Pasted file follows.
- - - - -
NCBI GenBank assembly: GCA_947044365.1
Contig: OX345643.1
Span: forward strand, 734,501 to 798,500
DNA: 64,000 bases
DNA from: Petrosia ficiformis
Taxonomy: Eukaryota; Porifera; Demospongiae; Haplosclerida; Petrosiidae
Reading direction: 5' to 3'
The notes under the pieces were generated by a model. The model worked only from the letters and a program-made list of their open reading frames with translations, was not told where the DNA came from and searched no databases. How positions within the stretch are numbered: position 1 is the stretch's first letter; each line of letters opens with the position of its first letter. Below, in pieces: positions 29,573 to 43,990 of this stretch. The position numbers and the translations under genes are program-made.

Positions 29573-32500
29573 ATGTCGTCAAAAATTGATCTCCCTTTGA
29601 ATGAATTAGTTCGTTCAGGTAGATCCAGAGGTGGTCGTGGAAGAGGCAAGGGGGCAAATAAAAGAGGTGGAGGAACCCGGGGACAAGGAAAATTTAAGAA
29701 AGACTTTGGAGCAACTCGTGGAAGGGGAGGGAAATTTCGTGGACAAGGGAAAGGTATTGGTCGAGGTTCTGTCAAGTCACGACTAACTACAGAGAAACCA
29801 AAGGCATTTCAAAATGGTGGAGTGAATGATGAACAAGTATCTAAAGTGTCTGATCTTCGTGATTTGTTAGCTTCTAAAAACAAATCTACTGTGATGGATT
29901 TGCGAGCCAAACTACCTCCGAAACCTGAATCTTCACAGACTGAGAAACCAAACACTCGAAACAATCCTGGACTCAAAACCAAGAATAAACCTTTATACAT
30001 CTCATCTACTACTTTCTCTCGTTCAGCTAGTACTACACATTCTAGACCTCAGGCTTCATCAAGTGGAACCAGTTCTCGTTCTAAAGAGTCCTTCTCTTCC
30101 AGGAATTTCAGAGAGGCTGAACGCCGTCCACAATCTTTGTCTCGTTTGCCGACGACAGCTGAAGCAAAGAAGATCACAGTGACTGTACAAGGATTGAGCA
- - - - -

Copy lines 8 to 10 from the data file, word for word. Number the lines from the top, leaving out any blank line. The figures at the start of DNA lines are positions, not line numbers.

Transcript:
The notes under the pieces were generated by a model. The model worked only from the letters and a program-made list of their open reading frames with translations, was not told where the DNA came from and searched no databases. How positions within the stretch are numbered: position 1 is the stretch's first letter; each line of letters opens with the position of its first letter. Below, in pieces: positions 29,573 to 43,990 of this stretch. The position numbers and the translations under genes are program-made.

Positions 29573-32500
29573 ATGTCGTCAAAAATTGATCTCCCTTTGA